Since its initial debut a decade ago, the Countryman has served as not only the biggest Mini ever made, but also the most controversial in the eyes of purists still unwilling to accept that Britain’s immortal ‘people’s car’ had become a standalone brand with an SUV as its flagship instead of a small three-door hatch.
Unofficially dubbed the maxi-Mini, the Countryman, in spite of also contradicting the concept of what ‘mini’ should be, received approval for a second generation three years ago which, after a subtle facelift earlier this year, arrived on local shores recently in Cooper and Cooper S guises with the red-hot John Cooper Works coming next year.
In typical Mini fashion where ‘ordinary’ means the opposite, the two-day launch involved a road trip from Johannesburg, through the Mpumalanga Lowveld to Limpopo that saw not only breath-taking scenery but also the roller-coaster, grin inducing Long Tom pass where the go-kart feel of the heaviest made Mini to date was to be put to test.
Unsurprisingly, the revisions have been small in the fitting of LED headlights as standard, together with a new body coloured front bumper, the inclusion of new alloy wheel designs, a tweaked grille, restyled taillights featuring the trademark Union Jack motifs, a redesigned rear bumper and two new colours; White Silver and Sage Green.
Inside, the five-inch digital instrument cluster from the all-electric Mini E replaces the previous display, with a new sports steering wheel being standard on both models. Optional gloss black inserts, a selection of new material choices and upgrades to the standard five-inch Mini Connect and optional 8.8-inch Connect Navigation infotainment systems complete the changes.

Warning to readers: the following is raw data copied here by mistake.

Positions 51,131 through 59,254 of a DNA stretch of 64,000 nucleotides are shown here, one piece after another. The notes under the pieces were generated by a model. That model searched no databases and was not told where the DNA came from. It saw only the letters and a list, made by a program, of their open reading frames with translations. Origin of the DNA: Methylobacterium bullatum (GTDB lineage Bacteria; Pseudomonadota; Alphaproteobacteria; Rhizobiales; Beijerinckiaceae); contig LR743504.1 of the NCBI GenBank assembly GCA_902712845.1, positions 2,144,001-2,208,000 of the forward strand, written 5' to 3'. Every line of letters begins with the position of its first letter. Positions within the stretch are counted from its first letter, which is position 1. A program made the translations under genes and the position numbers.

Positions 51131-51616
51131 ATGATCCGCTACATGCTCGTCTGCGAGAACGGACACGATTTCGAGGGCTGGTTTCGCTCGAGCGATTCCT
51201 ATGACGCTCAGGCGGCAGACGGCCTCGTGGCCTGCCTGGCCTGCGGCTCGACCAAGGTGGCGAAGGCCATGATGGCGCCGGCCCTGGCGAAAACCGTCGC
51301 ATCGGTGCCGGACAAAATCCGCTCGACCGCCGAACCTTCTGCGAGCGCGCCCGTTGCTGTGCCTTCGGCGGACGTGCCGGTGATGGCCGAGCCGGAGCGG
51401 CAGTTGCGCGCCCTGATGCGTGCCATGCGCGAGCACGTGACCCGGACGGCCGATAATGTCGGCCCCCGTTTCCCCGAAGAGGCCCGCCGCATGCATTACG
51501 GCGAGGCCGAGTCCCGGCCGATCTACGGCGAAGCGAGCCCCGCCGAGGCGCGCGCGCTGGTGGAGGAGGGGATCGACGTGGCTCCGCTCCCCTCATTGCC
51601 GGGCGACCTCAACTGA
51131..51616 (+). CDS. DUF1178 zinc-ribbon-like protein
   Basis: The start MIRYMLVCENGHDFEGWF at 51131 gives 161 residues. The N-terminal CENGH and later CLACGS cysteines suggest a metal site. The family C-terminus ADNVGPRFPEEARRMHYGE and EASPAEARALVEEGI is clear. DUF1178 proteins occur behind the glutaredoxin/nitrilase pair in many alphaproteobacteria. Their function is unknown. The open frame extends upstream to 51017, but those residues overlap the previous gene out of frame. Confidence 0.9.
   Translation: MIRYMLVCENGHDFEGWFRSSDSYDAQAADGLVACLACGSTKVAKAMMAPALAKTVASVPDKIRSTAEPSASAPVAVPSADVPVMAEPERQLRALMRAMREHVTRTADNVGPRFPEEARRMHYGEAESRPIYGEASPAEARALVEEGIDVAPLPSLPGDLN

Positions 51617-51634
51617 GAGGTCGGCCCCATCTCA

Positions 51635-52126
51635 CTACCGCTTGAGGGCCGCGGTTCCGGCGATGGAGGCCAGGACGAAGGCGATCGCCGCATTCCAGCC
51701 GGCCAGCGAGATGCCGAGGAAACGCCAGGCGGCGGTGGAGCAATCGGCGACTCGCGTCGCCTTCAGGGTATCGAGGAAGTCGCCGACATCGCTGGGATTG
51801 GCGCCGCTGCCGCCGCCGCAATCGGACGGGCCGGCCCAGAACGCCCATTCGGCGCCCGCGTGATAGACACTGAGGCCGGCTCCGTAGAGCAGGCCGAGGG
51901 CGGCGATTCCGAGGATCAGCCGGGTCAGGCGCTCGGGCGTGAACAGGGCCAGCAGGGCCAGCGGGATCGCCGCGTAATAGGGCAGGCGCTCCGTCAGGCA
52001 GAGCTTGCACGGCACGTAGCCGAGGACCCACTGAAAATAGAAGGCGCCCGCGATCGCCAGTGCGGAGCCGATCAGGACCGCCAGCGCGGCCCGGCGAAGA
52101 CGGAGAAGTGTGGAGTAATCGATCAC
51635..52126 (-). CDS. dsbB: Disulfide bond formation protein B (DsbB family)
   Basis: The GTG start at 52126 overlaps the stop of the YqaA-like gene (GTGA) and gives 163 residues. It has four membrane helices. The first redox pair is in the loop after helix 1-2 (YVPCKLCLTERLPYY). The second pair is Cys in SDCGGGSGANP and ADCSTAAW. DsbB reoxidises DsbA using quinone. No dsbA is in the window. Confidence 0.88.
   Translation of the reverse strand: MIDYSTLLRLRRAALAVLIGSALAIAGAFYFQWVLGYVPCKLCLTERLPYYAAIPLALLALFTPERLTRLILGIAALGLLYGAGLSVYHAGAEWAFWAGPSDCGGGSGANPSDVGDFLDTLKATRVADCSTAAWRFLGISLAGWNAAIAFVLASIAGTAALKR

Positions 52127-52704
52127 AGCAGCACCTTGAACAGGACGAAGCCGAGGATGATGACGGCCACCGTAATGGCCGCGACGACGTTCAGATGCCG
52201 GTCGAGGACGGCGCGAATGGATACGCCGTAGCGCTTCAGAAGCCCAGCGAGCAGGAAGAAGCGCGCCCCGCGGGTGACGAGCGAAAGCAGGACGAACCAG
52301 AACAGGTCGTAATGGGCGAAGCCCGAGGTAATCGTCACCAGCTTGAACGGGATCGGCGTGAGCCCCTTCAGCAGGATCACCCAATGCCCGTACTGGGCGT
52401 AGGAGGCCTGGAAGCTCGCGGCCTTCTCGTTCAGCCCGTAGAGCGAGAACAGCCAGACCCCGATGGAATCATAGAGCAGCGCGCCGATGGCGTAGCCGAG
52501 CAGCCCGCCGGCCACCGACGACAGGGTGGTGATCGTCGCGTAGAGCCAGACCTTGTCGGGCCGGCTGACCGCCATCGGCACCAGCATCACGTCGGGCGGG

For the first leg of the trek, which ended on the outskirts of Hoedspruit, the Cooper was selected with motivation from its three-cylinder 1.5-litre engine remaining unchanged at 100kW/220Nm. Fed to the front wheels via the new seven-speed dual-clutch gearbox, the only option across the range following the dropping of the six-speed manual, the smallest Countryman made a big impression by being willing to perform with a good low-down surge.
In spite of the usual three-pot thrum, the unit quietens down on the move with good levels of road noise deadening. Arguably more of a star performer is the new dual-clutch ‘box which went about its business without fuss, but still remained smooth and quick when presented with an incline or a flat surface.
On the Long Tom pass, and with the drive mode selector switched from Mid to Sport, the efficiency focused Green never being used, the Countryman didn’t run out of breath and despite being front-wheel-drive, felt sure footed and handled well, but too much vigour displayed its top-heaviness and a tendency for the back to become light.
The return run took place in the Cooper S which upped the fun factor a bit more. Powered by the carryover 141kW/280Nm 2.0-litre turbocharged engine, complete with a Group B rally car-style chatter on lift-off, the S’ added prowess marginally improved on that of the Cooper with the same sharp steering and firm ride being present, although the response, unsurprisingly, was quicker and the transmission just has quick.
Disappointingly, the lack of gear shift paddles on the twisty bits sullied the Cooper S a tad as the use of the gear lever in manual mode felt somewhat out of place and a bizarre omission in a vehicle costing R631 004. It is available as an option but not on the Cooper that carries a sticker price of R599 624.
As much of an eye-sore as it might be to purist, the Countryman accounts for 30% of all Mini South Africa’s sales, making it a key model in a market where SUVs are vital. The only Mini SUV currently available with an all-new model above it earmarked for introduction in 2023/2024, the subtle tweaks have improved what was an already accomplished package, but one which is getting pricier in the face of similarly equipped, albeit less style focused and cheaper rivals.
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